Blue Cave in Maratua – ipadguides

Goa Haji Mangku.

The downward view was like a narrow space forming a chasm in the middle, with an invisible bottom. Dark and cold. Only visible sunlight which gives illusions of another world.

“There are two ways to get there, through the nearby Umbrella-Payung village Paradise then walk for seven hours, or turn around the island and enter via the beach,” said Bang Pitang, our ship’s captain who had just cleaned his new boat with us. A new ship that even the first installment hasn’t been paid yet.

Not intending to walk on that hot day, we chose to turn around to the back of Maratua island. Heading north, approaching Nunukan Island — one of Indonesia’s foremost islands which is directly adjacent to Malaysia. We also had time to go to the island of Nabuko, where a resort owned by a German citizen had just been hit by a fire.

On Nabuko Island, near the Borneo-Malaysia border

But the journey is not easy. We had to wait for high tide to pass through some shallow water in the middle of the sea. But also not too high tide so we can still dock at the beach near the entrance of Goa.

There is no specific standard to reach the door of this cave. So, make sure the captain of the ship you rent already knows where it is. The location of the Hajj Mangku Cave is only a few tens of meters from the northern shore of Maratua.

Crossing shallow water with a paddle
Walking through the untidy water
Be careful not to touch these living corals.

I know this cave from a travel video series “Walking Men!” derawan episode. At first, we intended to go to Labuan Cermin Lake, but it turned out that to get there we had to use a speedboat for approximately three hours from Derawan, or overnight by car from Tanjung Batu in Berau. We also gave up.

I don’t know what this cave is called. When you search on Google, you are confused about what to look for. Likewise the people in Derawan, they didn’t know the place we were referring to until we showed them the video of ‘Jalan-Jalan Men’.

“Oh, maybe it’s Haji Mangku’s cave,” said Bang Pitang.

Actually this is also not Goa. Perhaps more accurately called a lake. However, indeed to enter this brackish water lake, we have to pass through the entrance in the form of a cave mouth which is already in the form of water.

According to Bang Pitang, there are a lot of caves and lakes like this in Maratua. It is said that up to 40 pieces. However, this pilgrimage mangku cave is the most easily accessible.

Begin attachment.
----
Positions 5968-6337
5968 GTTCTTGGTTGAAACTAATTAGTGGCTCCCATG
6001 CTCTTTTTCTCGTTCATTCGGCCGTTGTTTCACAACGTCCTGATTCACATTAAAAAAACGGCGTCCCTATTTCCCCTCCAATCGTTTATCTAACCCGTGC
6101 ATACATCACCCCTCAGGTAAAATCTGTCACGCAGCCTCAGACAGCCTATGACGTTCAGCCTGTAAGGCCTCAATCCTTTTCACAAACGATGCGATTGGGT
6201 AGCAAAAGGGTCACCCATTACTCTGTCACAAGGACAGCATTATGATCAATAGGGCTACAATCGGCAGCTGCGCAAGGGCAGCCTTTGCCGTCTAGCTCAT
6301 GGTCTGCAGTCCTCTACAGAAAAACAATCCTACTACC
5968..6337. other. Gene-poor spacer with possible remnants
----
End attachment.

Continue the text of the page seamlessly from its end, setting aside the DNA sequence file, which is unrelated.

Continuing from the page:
The entrance to the lake at the Hajj Mangku Cave

When I arrived at the location, I could hardly believe the colors displayed by this lake. A dark blue that occasionally mixes with light turquoise due to a little light breaking through the leaves. I don’t understand how the optical illusion phenomenon makes this brackish water color so magical. Subhan Allah.

When he threw himself into the water, it turned out that the water was VERY COLD. Naturally, because it is located in a forest where even sunlight is difficult to enter.

Impatient, I put on a mask and snorkel, and immediately plunged into the lake. But immediately immediately went back up. Because as it turned out, the scene below was terrifying!

The downward view was like a narrow space forming a chasm in the middle, with an invisible bottom. Dark and cold. Only visible sunlight which gives illusions of another world. I have no phobia with depth or narrow spaces, but I was surprised when I saw the sight. But not far from there, Om Bolang is actually floating in the water in a supine position and taking selfies with his go-pro.

Soon we were taking pictures while enjoying the beautiful blue of this lake. But why does this place seem deserted huh? I also asked Bang Pitang.

“Yes, this place has a lot of mythical haunted stories, really. So, here it is….. “

“……thank you, bro. Let’s just go home…”

The first sighting of the Hajj Mangku Cave.
Look at that BLUE.
This swimming pool is too pretty :’)
The color is pleasing to the eye.
Goa Haji Mangku.
See you later, Maratua!

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